Squeezing transistors really hard generates energy savings

December 6, 2013
The electrical current passing through a transistor is conducted by a slice of silicon. In the new transistor, this is sandwiched between layers of piezoelectric material. As this material (shown in red) expands, the silicon (shown in blue) is compressed.

Transistors, the workhorses of the electronics world, are plagued by leakage current. This results in unnecessary energy losses, which is why smartphones and laptops, for example, have to be recharged so often. Tom van Hemert and Ray Hueting of the University of Twente's MESA+ Institute for Nanotechnology have shown that this leakage current can be radically reduced by "squeezing" the transistor with a piezoelectric material (which expands or contracts when an electrical charge is applied to it). Using this approach, they have smashed the theoretical limit for leakage current. Tom van Hemert will defend his PhD dissertation on 6 December.

If silicon is squeezed, this affects the freedom of movement of the electrons in this material. This can promote or restrict the flow of electrical current. Compare it to a garden hose. When you stand on it, less water comes out. But strangely enough, the flow of electrons in silicon actually increases when the material is compressed.

Only pinch when necessary

In modern microchips, every single transistor is continuously exposed to enormous pressures of up to 10,000 atmospheres. This pressure is sealed in during the manufacturing process, by surrounding the transistors with compressive materials. While this boosts the chip's processing speed, the also increases. The use of means that the transistors are only put under pressure when this is necessary. This can generate considerable savings in terms of .

Limit smashed

The underlying concept was originally developed by Ray Hueting. In order to turn this into reality, Tom van Hemert had to find a way of linking theories of mechanical deformation with quantum-mechanical formulas describing the electrical behaviour of transistors. The calculations indicate that "garden hose transistors" are much better than conventional transistors at switching from off to on. According to the classical , a charge of at least 60 millivolts is needed to make a transistor conduct ten times more electricity. The piezoelectric transistor uses just 50 millivolts. As a result, either the leakage current can be reduced, or more current can be carried in the on-state. Either way, this will boost the performance of modern microchips, while - importantly - cutting their energy consumption.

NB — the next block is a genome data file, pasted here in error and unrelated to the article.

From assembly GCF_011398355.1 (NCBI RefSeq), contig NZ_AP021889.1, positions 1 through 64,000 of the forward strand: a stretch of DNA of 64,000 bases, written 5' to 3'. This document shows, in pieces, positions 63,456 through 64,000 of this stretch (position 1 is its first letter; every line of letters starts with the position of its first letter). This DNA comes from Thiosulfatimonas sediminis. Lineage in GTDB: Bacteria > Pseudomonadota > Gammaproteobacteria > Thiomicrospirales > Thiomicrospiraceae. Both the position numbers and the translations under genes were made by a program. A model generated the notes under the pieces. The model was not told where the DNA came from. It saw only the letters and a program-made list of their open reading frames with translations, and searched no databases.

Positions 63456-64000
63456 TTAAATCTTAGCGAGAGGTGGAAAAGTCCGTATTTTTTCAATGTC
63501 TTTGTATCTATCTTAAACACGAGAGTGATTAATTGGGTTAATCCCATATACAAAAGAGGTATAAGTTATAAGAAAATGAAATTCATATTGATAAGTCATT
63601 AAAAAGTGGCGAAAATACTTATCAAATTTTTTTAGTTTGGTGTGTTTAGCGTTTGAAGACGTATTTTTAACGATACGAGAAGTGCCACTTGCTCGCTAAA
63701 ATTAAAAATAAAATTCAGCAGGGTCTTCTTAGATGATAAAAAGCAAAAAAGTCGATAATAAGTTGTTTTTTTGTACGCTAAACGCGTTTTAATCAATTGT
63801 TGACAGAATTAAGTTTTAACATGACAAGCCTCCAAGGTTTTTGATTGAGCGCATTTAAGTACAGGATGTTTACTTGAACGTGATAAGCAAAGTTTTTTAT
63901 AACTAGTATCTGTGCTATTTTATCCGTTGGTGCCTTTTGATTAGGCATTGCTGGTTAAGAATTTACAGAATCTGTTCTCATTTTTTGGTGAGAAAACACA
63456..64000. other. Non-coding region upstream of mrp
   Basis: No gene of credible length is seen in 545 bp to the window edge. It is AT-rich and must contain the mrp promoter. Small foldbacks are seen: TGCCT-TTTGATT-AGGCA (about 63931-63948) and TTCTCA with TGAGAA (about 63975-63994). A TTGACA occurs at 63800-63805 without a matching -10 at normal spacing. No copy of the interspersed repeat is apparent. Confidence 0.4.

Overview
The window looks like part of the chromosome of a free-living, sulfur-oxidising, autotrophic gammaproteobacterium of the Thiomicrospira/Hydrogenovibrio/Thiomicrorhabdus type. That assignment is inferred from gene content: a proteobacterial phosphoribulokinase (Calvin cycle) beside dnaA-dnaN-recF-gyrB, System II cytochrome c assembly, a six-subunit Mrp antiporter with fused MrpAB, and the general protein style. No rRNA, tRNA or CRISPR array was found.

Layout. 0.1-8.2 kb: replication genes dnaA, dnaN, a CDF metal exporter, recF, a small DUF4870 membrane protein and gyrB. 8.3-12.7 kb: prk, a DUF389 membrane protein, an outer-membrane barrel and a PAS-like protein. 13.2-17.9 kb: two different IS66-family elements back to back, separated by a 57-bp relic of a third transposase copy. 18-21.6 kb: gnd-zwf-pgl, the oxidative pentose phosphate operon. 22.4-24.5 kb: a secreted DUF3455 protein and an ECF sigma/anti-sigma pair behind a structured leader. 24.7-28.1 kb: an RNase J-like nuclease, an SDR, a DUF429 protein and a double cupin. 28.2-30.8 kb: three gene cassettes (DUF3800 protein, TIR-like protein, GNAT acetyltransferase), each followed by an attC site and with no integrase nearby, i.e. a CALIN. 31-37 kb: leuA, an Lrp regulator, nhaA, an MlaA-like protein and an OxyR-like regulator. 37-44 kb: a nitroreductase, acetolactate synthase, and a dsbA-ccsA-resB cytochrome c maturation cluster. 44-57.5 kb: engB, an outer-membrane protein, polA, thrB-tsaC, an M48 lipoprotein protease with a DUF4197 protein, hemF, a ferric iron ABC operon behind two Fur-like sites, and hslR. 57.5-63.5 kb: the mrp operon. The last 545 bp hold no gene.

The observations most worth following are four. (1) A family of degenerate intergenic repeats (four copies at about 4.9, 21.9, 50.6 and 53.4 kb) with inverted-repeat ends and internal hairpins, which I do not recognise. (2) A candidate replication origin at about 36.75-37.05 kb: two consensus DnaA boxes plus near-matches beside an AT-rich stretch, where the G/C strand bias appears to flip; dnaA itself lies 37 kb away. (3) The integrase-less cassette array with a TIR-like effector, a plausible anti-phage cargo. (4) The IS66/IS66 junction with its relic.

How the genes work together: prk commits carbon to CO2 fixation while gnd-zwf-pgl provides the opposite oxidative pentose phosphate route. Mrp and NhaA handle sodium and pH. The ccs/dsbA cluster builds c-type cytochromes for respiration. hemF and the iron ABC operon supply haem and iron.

The results of this research were recently published in a leading journal, Transactions on Electron Devices. On 6 December, Tom van Hemert hopes to be awarded a Phd for his dissertation, which is entitled "Tailoring strain in microelectronic devices".

Explore further: Universal transistor serves as a basis to perform any logic function

Related Stories

Taking transistors into a new dimension

March 12, 2013

A new breakthrough could push the limits of the miniaturization of electronic components further than previously thought possible. A team at the Laboratoire d'Analyse et d'Architecture des Systèmes (LAAS) and Institut d'Électronique, ...

Toward tinier transistors

July 3, 2013

(Phys.org) —The foundation of many, many modern electronic devices – including computers, smart phones, and televisions – is the silicon transistor. However, the shrinking of consumer electronics is driving researchers ...

Recommended for you

Facebook ready to test giant drone for Internet service

July 30, 2015

Facebook says it will begin test flights later this year for a solar-powered drone with a wingspan as big as a Boeing 737, in the next stage of its campaign to deliver Internet connectivity to remote parts of the world.

1 comment

Adjust slider to filter visible comments by rank

Display comments: newest first

MR166
1 / 5 (11) Dec 07, 2013
I always thought that most of the losses in CMOS semiconductors were due to junction capacitance and switching losses. Leakage is a very small part of the equation. What are the losses associated with turning this piezoelectric junction on and off?

Please sign in to add a comment. Registration is free, and takes less than a minute. Read more

Click here to reset your password.
Sign in to get notified via email when new comments are made.